• I’m a 60 year old female who has been taking moderate amounts of Percocet 75% mme for over 10 years now. I have a genetic predisposition for degenerative disc disease. It’s gone back to my great grandma, who I never knew out of a wheelchair. My dad had it and so do four of my siblings. I’ve had two surgeries on my lower back and recently had an X-ray of my cervical spine ,which showed I now have severe stenosis in my cervical spine, along with other issues. My husband and myself bought a retirement home in a very small rural town in northern Ca. The nearest doctor is in a town not much bigger than ours, but it does have medical facilities. Although they are not the same level of care I’m used to,I really have no choice at this point. I recently went in to see the PA that has been treating me and was told that they are going start tapering me off them. I wS floored, as I have no history of misuse or any other reason,other than they say it’s the new regulations. It was my fault because at our last appointment,which I might add is every 28 days,I had asked if I could possibly be bumped up one tablet a day due to the pain I’ve been having in my neck, which causes more pain in my right arm along with numbness in my fingers. It’s gotten to the point that I can’t hold a coffee cup with my right hand. Big mistake on my part,now they want to take me off them all together,even though I’ve never asked for an increase or early refill. It’s just the tip of my medical problems though. I’ve had cancer on three separate occasions. The first was a malignant mole on my leg, which metastasized to my lymph nodes in my left groin. That led to a horrible treatment of high dose intravenous interferon which is like being poisoned 5 times a week for 5 hours a day. I thought that would kill me before the cancer would. After that I had kidney cancer as well,where they had to remove half of my left kidney. Luckily it wasn’t melanoma it was renal cancer. But I have to live with the thought that at anytime the melanoma could return. My oncologist told me things like stress,just to name a few can cause it to flair up again. I’m beside myself with this doctor taking my pain medicine away from me. Which as you can imagine has my stress at an all time high. They don’t want to listen to me as I’ve pled my case. They have an agenda to stop prescribing pain medicines to patients even though they know they are in need. I don’t know what to do. I’m so afraid of what is to come. I feel I was misinformed when they took my on as a patient a year ago that they were not going to change my current medication. Yesterday he said he could refer me to a pain management clinic, two hours away but first I have to have a nerve test or they won’t see me. I called the clinic and they said that wasn’t a prerequisite but if the PA thought I needed one then I should have it. But he lied to me when he said they had to have it or I wouldn’t be seen. All they said they needed was a referral and my records. I asked if he was going to make another appointment for me to see him ,if I couldn’t get all the test done and for the pain management clinic to see me, before the 28 days of medicine that I have runs out? But he wouldn’t make another appointment for me. I feel as if he’s abandoning me…what do I do if I can’t get treatment at the pain management clinic? I’ll be without all my medicine. I have done nothing but cry all day and on very little sleep. What do I do? I feel so helpless and hopeless in this matter. I don’t deserve this. All I want is to be able to live what’s left of my life in peace and have my pain controlled. I haven’t even given out all of my medical problems it’s all I could do to get this out. Thank you anyone who might have a solution.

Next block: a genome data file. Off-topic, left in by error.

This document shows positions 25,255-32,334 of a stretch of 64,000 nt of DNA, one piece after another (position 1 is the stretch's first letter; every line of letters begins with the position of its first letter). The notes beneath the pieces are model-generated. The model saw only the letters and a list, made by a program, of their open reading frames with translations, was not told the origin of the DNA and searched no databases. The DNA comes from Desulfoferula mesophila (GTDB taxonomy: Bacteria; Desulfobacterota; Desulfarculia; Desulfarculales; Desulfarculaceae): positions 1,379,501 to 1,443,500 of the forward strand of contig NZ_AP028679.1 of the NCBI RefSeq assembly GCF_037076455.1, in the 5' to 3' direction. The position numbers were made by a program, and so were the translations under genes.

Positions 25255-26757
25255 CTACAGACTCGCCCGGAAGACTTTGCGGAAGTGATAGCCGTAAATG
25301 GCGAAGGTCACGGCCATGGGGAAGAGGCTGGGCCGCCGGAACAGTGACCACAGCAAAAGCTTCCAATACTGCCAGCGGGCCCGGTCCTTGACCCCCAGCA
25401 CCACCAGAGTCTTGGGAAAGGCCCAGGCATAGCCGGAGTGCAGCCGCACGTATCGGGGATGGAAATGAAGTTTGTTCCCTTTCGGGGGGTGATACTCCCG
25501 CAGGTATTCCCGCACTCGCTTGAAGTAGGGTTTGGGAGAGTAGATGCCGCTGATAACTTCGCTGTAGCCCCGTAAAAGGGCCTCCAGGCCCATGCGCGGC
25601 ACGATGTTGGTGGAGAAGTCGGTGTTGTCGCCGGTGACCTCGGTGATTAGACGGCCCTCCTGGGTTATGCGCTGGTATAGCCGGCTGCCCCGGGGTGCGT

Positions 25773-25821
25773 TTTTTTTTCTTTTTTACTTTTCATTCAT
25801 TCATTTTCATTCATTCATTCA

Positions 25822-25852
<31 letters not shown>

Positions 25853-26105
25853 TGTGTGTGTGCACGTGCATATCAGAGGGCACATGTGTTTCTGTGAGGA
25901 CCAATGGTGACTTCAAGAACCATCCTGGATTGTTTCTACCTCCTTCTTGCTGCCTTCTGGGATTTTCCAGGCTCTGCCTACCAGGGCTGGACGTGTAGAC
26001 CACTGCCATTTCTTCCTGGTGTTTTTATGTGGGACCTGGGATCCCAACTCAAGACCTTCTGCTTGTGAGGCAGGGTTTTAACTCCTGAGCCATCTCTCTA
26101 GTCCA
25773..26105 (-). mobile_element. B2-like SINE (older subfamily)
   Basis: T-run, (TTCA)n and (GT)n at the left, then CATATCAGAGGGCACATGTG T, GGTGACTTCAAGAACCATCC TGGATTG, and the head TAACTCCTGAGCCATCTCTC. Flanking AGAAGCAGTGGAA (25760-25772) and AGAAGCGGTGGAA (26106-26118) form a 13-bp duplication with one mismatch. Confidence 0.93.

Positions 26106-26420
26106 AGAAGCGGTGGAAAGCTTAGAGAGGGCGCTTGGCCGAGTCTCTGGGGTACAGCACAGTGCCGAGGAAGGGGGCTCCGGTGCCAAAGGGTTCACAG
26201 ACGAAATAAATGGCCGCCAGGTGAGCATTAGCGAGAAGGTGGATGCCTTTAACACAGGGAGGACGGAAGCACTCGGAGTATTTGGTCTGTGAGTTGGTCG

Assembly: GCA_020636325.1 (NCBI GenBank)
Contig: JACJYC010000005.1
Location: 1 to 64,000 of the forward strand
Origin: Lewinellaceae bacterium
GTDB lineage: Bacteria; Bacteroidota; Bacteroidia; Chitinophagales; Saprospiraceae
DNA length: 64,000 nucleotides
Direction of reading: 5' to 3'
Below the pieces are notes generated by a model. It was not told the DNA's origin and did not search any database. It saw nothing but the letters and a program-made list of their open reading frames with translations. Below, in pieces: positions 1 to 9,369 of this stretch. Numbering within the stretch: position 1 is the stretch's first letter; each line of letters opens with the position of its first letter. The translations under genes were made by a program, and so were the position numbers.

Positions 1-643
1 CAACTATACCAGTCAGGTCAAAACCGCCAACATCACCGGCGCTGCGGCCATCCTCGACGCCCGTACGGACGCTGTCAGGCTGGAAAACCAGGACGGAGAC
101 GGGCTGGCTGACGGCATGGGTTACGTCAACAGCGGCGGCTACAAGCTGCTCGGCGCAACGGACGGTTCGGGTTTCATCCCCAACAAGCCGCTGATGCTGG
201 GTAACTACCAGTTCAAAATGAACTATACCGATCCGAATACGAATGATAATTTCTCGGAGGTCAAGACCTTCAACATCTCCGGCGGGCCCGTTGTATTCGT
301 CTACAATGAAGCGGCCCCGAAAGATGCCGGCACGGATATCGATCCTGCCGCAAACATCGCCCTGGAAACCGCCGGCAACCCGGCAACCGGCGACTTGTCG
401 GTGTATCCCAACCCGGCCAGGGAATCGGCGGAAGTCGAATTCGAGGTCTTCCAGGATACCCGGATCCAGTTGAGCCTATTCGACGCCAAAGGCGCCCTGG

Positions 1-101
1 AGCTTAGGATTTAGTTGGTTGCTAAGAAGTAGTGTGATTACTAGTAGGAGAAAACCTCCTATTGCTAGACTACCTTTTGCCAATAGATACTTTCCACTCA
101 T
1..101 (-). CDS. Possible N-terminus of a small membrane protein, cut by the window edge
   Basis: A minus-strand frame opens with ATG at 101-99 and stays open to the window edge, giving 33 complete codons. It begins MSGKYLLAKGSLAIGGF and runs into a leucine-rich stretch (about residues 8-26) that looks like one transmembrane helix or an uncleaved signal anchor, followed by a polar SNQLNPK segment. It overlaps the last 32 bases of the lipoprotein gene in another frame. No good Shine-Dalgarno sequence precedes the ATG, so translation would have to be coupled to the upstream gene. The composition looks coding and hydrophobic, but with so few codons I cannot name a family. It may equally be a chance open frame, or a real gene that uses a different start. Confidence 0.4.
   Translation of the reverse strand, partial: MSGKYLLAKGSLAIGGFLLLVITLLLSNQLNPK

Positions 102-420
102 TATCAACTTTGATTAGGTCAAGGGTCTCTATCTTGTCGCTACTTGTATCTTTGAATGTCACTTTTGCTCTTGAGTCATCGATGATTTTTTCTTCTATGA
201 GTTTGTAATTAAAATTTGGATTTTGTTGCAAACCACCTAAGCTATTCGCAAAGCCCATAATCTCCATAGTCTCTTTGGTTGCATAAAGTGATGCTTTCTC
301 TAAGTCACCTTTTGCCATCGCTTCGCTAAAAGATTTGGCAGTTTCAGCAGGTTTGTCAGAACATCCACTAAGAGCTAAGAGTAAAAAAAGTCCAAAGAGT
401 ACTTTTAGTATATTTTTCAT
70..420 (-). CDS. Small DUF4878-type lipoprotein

• I became disabled in 2001 from a disease that came out of nowhere. I acquired small nerve fiber peripheral neuropathy in feet, legs, hands and arms and into some of my internal organs like my bladder and bowels and the cause was never found. I suffer from a variety of pain such as burning, stinging, numbness, stabbing, aching pain every minute of every day of my life. Went from working in middle management in financial field to unable to walk. Was in wheelchair for almost a year due to loss of feet and leg function. Took ten months to get a diagnosis, got spinal cord stimulator implant in 2002 to help block leg pain. It helps but doesn’t cure the pain, only dulls about 40%. But enough to be able through PT to regain leg use. I was put on high levels of morphine in 2004 and oxycodone for breakthrough pain in 2012. Over a period of time my pain doctor changed my meds to find a combination that helped and that was finally done through 90mg morphine and 90mg of oxycodone per day. I was on these for 12 years until my pain doctor shut down his practice on December 31,2018. I got a letter after they closed. I then tried my family doctor and he said his hands were tied and he couldn’t prescribe anything to me. I ended up at the ER because coming off such high doses was not only dangerous but painful. I got three days of percocet and told to come back until I could get a new pain doctor and to go into rehab for medical detox which I refused. I started into severe withdraw and went back to ER every five days until the third time they said they couldn’t prescribe anything else and my only option was rehab. I went home and continued my withdraws that were absolutely awful but I did it at the age of 58. It took two months for my body to fully adjust to no pain medication. I finally got into a new pain doctor who also will not prescribe me anything other than 1 mg of suboxone per day, which is used to help people detox but I was two months past that and he tells me the 1 mg of opiate in it is all I need for pain. I was told years ago that I should have been bed bound from my disease, but I have fought against that but now without proper pain control I am almost bed bound and may end up in a nursing home which will cost Medicare a lot more than it cost to buy a couple prescriptions a month. I was never mentally addicted to my medications and thus don’t have a craving for them. I was physically dependent on them but now live in excruciating pain unable to do much and have no one to care for me as my husband died 5 years ago from pancreatic cancer. These laws have affected people who should never have been affected. I am in fear that the suicide rate will increase among cpp. The lawmakers have no idea of the chronic pain we all suffer from and until they are in our shoes they will never understand.